EG tarik on 'new' Cache: "The changes aren't drastic..but that kind of stuff can make a big difference overall."

The stage was set at Barclay's Center for the ESL One New York 2019 Grand Finals. However, before Evil Geniuses and Astralis showdown began, the audience in Brooklyn was treated to something special.

▲ Image Source: Valve


The map update for Cache, one of the most popular maps in the competitive pool, was revealed to the public for the first time. Fans watching on stream and in the arena were treated to a flyover video of the entire map, showing hyperlapsed transitions of portions of the old Cache becoming the new Cache.  The map changes, which only make up about 10-15% of the entire space, are minor and mostly cosmetic, most noticeably in the form of rich greenery that can be found all over the map.

 


Those wondering how the top level of CS competiton would adapt to the new textures on the updated Cache didn't have to wait long. Shortly after the reveal of Cache's new look, a showmatch was set up on stage featuring professional players participating in the main event.

Team Toxic featured the only non-competitor, Joshua "steel" Nissan, alongside Team Liquid's Jacky "Stewie2K" Yip and Nicholas "nitr0" Cannella, G2 Esports' Audric "JaCkz" Jug, and Evil Geniuses' Ethan "Ethan" Arnold.  Team Squeaky consisted of Jonathan "EliGE" Jablonowski and Russel "Twistzz" Van Dulken, OpTic Gaming's Kristian "k0nfig" Wienecke, G2 Esports' Kenny "kennyS" Schrub, and Tarik "tarik" Celik from Evil Geniuses.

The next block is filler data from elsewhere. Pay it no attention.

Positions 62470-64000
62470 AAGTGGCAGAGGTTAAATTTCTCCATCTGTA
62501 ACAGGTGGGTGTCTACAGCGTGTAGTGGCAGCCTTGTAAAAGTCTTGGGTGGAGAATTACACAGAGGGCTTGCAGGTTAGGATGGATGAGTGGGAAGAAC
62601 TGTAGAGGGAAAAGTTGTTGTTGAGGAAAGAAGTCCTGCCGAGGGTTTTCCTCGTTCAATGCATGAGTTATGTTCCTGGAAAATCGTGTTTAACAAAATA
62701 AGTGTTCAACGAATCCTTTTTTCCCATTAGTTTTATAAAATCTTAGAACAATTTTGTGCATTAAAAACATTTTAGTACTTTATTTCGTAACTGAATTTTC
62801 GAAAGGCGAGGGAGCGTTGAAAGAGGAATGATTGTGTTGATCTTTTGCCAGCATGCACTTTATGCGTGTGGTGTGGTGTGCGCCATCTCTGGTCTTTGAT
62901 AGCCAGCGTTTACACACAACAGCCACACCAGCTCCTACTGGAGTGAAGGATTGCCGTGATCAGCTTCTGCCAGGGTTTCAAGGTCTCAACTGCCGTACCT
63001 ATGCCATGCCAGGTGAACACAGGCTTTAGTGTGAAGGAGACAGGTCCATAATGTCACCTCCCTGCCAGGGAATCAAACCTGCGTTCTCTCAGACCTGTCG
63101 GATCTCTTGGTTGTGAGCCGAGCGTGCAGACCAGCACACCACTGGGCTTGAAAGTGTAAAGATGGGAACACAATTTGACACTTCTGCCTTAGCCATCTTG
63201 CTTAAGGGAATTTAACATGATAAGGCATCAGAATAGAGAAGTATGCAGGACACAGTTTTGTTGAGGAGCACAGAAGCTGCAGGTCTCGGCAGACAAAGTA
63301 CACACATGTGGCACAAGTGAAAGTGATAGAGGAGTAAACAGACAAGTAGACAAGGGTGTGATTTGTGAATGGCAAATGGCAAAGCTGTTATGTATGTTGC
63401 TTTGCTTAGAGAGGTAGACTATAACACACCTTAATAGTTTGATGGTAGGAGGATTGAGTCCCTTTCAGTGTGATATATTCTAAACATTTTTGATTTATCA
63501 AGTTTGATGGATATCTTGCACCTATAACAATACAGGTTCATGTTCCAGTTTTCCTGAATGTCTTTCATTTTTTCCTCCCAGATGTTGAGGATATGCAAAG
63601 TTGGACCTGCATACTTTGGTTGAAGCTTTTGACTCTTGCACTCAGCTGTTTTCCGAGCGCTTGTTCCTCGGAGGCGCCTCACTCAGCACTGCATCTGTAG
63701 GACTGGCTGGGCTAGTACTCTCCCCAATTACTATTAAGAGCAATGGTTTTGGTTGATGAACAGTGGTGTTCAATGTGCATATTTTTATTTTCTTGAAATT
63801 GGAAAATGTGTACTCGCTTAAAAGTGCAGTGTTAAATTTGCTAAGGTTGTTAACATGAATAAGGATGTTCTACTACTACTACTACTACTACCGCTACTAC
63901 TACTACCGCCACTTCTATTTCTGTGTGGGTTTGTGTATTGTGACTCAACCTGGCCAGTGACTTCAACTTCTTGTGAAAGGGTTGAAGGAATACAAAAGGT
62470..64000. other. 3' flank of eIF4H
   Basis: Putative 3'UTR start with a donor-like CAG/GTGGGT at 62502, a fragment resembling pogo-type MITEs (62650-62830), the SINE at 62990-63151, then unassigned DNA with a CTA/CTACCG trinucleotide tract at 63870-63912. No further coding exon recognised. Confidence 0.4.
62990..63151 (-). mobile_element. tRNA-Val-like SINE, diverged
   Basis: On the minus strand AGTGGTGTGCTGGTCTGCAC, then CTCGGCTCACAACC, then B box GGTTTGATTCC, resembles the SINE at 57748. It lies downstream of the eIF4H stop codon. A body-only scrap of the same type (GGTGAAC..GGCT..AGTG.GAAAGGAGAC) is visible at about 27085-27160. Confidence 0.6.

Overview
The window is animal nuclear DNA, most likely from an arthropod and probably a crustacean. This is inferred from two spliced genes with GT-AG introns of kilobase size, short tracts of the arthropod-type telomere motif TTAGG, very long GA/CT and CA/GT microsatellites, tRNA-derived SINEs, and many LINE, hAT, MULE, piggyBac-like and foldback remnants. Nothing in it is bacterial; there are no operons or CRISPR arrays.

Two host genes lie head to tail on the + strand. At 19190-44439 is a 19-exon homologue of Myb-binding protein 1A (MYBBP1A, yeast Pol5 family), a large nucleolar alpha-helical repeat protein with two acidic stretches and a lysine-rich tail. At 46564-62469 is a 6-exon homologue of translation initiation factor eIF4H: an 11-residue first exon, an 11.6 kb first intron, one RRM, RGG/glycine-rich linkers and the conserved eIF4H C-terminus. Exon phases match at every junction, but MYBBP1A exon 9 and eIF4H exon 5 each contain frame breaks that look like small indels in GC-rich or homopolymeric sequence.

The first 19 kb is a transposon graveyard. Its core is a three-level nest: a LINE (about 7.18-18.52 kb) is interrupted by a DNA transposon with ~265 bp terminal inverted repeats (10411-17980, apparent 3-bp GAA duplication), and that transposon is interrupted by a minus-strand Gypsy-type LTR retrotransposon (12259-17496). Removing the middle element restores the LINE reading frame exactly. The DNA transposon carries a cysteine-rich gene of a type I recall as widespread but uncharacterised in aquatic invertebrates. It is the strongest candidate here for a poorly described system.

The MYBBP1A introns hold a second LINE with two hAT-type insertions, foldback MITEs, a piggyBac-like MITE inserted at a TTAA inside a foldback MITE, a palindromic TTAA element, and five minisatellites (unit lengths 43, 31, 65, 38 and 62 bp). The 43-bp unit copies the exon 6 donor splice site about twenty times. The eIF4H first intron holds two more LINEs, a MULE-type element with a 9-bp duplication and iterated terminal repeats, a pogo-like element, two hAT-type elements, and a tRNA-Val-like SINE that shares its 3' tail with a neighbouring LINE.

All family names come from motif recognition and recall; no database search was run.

The showmatch featured  a flurry of impressive individual plays, but in the end, it was Team Squeaky who would win 16-12.  Before preparing for the Grand Final, tarik joined O.J. Borg for a quick interview to share his thoughts on the new Cache. "The changes aren't drastic, but there are small changes here and there. That kind of stuff can make a big difference overall," tarik explained. "There's still a lot of stuff that we haven't even seen, because that was our first time playing the new map."

There is validity to tarik's point. At the top level of CS:GO, even the smallest of changes to a map can make a huge difference because every little advantage counts. On the ESL One NY Analyst Desk, Jordan "n0thing" Gilbert said he expected the current version of new Cache to not be the final version for competitive play, as pros will become more familiar with the changes and potential competitive differences as the community at large gets more time to play on the new Cache. 

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